Amnesty International has welcomed the UK government’s decision to resettle some of the most vulnerable Syrian refugees saying it is “an enormous relief”.
The government had for months refused to resettle Syrian refugees.
Welcoming the change in stance on resettling Syrian refugees, Kate Allen, Director of Amnesty International UK said “it’s never too late to do the right thing”.
Last autumn the United Nations Refugee Agency (UNHCR) set a goal of securing 30,000 resettlement places for especially vulnerable Syrian refugees across the world.
The UK government said it would resettle some of “the most vulnerable”, with overall numbers “likely to be in the hundreds”.
Until two days ago, the government had repeatedly refused to participate in the resettlement to the UK of any Syrian refugees, instead saying that it was “fulfilling its obligations” by committing £600m in aid to help refugees in the region.
However, last week Prime Minister David Cameron announced that he was willing to “look again” at the issue. Since then nearly 10,000 Amnesty supporters contacted their MP asking them to vote for the resettlement move in a parliamentary vote scheduled for 29th January 2014.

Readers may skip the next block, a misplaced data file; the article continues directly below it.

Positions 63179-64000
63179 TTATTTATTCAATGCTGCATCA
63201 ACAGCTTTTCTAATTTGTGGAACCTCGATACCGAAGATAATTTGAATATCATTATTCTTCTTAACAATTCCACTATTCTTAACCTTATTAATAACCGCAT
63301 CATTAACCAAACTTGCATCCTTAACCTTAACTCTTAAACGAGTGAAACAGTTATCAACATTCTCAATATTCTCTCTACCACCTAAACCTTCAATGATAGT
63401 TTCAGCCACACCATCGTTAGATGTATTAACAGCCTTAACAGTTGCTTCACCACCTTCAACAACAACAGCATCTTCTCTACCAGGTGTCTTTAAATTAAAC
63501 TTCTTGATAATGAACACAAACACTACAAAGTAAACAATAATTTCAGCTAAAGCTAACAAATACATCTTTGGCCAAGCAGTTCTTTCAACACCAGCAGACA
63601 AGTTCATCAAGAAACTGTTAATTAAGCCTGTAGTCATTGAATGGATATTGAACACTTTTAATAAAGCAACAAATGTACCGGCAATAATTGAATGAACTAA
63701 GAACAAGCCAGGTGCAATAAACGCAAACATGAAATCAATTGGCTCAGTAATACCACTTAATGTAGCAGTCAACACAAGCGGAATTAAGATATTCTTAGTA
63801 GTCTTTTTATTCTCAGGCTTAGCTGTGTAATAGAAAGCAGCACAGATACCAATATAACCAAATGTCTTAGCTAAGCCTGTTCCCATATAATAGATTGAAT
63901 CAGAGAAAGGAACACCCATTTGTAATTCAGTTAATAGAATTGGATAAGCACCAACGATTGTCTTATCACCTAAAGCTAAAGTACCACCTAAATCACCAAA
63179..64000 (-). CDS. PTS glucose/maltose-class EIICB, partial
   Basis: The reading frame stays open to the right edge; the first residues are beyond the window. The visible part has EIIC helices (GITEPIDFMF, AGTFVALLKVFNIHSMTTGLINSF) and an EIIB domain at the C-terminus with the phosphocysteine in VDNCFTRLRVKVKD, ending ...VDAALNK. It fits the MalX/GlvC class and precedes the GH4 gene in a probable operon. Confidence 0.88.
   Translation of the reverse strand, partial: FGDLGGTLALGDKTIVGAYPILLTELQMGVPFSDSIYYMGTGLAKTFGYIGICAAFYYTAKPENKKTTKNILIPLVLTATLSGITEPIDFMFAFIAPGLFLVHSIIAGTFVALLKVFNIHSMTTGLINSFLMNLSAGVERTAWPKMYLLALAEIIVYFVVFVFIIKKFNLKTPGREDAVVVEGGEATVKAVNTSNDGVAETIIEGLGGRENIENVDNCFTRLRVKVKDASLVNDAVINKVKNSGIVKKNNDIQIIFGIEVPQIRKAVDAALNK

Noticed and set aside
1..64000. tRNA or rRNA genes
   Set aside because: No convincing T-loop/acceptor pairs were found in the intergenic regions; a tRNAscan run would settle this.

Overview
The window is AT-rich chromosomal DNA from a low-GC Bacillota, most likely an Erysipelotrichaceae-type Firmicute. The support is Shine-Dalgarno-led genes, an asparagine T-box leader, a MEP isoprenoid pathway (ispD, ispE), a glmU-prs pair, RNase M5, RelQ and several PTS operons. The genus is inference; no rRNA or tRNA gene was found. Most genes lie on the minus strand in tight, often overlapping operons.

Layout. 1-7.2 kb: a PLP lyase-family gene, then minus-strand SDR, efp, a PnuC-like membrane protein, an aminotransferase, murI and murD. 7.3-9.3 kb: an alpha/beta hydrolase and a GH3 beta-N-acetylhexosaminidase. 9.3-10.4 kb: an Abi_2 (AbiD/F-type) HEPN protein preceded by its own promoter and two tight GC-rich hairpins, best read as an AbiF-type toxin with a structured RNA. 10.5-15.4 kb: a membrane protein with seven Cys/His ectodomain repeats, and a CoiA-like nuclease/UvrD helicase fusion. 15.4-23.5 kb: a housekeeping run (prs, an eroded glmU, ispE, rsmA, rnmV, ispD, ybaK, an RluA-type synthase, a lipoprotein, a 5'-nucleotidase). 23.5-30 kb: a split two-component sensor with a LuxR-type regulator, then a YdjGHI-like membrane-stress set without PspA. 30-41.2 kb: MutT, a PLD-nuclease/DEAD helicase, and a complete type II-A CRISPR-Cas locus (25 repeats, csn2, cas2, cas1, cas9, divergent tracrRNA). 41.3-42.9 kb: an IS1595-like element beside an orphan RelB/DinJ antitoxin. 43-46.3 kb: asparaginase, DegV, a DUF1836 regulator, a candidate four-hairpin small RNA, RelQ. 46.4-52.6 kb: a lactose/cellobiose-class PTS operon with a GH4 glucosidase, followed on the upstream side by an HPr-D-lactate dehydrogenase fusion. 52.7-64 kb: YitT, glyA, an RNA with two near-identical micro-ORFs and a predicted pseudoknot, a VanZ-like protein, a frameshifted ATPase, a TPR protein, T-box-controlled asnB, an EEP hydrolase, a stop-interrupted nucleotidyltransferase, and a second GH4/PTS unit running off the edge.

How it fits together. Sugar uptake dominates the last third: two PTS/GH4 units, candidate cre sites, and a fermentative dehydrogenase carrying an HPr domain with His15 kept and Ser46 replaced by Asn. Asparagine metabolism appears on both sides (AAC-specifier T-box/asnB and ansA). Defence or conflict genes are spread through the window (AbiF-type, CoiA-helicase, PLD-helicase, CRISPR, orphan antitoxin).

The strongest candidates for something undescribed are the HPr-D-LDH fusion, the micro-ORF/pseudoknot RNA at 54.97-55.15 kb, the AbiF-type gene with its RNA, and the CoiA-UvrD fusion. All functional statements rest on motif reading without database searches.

The three year conflict in Syria has forced 2.3 million people to flee the country. More than half of them are children. Many are now living in often very poor conditions in large refugee camps in Jordan and Lebanon.
“This move is long overdue but of course it’s never too late to do the right thing,” Allen said. “The government’s line on this has been shameful, with months of refusal and weak arguments. It was a never a matter of choosing between helping refugees in the region or helping refugees in this country – and it’s an enormous relief that the government has finally changed its mind on this.”
The government’s offer, Allen said, “is a lifeline” for some of the most vulnerable Syrian refugees. “It’s literally a matter of life and death. This shift from the government is testament to people power, with constituents contacting their MPs in their thousands about this issue,” Allen said.